Battalion honors fallen defender inside Korean DMZ
November 23, 2011
JOINT SECURITY AREA, Panmunjom, South Korea - During a ceremony near the North Korean border, the most forward deployed combined security battalion in South Korea honored a fallen warrior who died while protecting a Soviet defector 27 years ago.
United Nations Command Security Battalion-Joint Security Area Soldiers honored Korean Augmentee to the U.S. Army Cpl. Jang Myong-ki, who died protecting a Soviet defector during firefight with North Korean guards who pursued him across the border on Nov. 23, 1984.
Inside the Freedom House right beside the area where the firefight occurred, the battalion held a ceremony to remember Jang's sacrifice.
Thirty North Korean guards chased the defector into South Korea when he dashed across the border during a communist tour of the Joint Security Area.
The North Korean guards opened fire as they chased him into South Korea. The first UNC Soldiers they fought with were Jang and U.S. Army Pfc. Michael A. Burgoyne.
Jang and Burgoyne engaged the North Korean guards and enabled the UNC quick reaction force to outmaneuver and trap them inside the Sunken Garden.
The UNC Soldiers defeated the North Korean guards and protected the defector during the firefight. During incident, Jang was killed and Burgoyne was wounded. Three of the North Korean intruders were killed, five were wounded and eight were captured.
"Though 27 years has passed since Corporal Jang left us, his noble sacrifice will survive in our hearts," said UNCSB-JSA Deputy Commander Republic of Korea Army Lt. Col. Son Gwang-je. "Let us safeguard the Joint Security Area to preserve that noble spirit."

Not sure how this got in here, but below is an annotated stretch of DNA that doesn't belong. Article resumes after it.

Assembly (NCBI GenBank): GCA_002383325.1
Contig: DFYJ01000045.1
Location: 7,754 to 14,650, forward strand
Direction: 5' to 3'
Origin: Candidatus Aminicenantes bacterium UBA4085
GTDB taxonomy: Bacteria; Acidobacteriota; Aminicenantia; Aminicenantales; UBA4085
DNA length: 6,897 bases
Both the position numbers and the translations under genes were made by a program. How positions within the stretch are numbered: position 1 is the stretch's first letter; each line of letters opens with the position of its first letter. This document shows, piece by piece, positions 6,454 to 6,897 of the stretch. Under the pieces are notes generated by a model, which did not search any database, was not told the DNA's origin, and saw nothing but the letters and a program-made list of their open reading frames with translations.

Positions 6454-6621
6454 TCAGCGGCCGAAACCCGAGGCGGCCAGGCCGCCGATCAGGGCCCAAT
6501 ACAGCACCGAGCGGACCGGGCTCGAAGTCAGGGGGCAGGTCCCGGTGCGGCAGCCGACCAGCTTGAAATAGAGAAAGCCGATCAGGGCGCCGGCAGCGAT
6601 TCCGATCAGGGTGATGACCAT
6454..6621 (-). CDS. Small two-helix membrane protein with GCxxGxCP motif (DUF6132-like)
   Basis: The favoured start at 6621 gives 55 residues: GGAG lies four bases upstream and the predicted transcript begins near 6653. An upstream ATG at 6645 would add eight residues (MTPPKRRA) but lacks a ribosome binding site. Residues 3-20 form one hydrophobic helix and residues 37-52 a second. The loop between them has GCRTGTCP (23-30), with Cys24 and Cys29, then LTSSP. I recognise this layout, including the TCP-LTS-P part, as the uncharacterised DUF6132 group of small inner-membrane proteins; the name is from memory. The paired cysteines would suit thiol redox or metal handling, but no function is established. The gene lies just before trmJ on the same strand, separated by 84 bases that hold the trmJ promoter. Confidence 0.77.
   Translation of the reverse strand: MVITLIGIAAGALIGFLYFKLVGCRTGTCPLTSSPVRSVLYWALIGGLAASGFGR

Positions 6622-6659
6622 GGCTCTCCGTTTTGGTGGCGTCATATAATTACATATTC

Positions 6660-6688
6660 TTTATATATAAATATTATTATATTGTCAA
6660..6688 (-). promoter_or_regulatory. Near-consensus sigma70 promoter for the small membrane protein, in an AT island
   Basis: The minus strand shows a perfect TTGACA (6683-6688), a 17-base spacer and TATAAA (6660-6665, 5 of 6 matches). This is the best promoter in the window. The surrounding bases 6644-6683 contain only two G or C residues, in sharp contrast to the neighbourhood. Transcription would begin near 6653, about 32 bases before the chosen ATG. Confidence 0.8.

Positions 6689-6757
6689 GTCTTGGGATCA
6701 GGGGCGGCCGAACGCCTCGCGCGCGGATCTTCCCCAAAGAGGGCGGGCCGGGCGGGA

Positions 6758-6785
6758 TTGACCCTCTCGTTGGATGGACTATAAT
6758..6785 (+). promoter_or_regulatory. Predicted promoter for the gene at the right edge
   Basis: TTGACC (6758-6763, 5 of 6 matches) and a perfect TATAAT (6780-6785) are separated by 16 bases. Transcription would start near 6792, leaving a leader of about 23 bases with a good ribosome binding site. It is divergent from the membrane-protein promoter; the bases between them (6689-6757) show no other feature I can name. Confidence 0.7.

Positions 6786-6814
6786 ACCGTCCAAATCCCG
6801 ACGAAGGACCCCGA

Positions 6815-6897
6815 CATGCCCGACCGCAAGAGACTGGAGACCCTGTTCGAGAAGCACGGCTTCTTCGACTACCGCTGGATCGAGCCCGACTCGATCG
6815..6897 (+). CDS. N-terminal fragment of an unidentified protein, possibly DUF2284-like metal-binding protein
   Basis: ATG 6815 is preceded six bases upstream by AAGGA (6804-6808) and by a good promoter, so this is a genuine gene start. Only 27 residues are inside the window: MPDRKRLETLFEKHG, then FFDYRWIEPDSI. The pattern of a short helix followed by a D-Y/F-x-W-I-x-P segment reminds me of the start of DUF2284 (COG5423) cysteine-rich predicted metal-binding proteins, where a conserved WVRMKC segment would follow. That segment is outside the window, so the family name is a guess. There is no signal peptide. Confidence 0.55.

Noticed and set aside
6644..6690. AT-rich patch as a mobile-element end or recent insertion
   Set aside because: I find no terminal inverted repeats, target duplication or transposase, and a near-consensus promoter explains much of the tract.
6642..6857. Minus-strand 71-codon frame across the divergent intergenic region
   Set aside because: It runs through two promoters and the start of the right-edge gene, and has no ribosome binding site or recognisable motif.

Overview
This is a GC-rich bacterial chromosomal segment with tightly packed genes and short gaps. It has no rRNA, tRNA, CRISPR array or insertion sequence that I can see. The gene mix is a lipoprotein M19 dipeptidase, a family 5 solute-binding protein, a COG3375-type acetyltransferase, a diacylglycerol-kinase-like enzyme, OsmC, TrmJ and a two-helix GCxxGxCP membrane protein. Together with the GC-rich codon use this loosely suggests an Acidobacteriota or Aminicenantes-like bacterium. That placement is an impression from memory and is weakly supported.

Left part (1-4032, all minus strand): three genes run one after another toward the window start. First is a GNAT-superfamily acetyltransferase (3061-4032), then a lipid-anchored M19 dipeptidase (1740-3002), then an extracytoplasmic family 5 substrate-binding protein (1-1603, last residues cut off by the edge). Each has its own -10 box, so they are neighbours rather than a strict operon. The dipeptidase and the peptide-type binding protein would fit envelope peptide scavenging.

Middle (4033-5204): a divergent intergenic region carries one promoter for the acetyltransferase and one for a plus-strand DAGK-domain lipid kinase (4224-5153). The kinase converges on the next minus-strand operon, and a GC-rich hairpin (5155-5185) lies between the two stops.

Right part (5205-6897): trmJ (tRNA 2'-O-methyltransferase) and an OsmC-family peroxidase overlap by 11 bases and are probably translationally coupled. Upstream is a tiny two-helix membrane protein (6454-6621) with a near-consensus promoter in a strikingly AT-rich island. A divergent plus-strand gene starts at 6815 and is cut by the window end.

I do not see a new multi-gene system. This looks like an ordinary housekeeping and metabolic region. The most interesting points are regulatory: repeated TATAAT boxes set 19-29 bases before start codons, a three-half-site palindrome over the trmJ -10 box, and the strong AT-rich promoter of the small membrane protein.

Brig. Gen. Bert Mizusawa, deputy director for Strategic Initiatives for the Joint Chiefs of Staff, was the guest speaker at the ceremony. Mizusawa, who was a captain in 1984, commanded the joint security force during the Soviet defector incident.
"The consequences of their actions will endure," said Mizusawa. "Some of you may remember the parable of 'for want of a nail, a horseshoe was lost; for want of a horseshoe; a horse was lost; for want of a horse, a rider was lost; for want a rider, a battle was lost; for want of a battle, a kingdom was lost."
"If [Corporal Jang] had not done what he did, history could have been very different," said Mizusawa.
The Soviet defector incident was one of many unprovoked North Korean provocations that have occurred since the Korean War Armistice was signed in 1953. The North Korean artillery attack on Yeonpyeong Island happened on the same day one year earlier.
More than 450 South Korean and 100 U.S. service members have been killed in the North Korean provocations.
In 2010 alone, 48 South Korean service members and two civilians were killed during the North Korean sneak attack on the ROK Ship Cheonan and the shelling of Yeonpyeong Island.
UNCSB-JSA Commander Lt. Col. Edward Taylor said his battalion will continue to defend freedom at this crucial junction between liberty and tyranny.
"We gather here at a place where a few brave Soldiers stand and will continue to stand until freedom, peace and unification can be the final victory for all Koreans," said Taylor. "Let us remember that on that day 27 years ago that Corporal Jang stood for freedom and he stood in front of them all."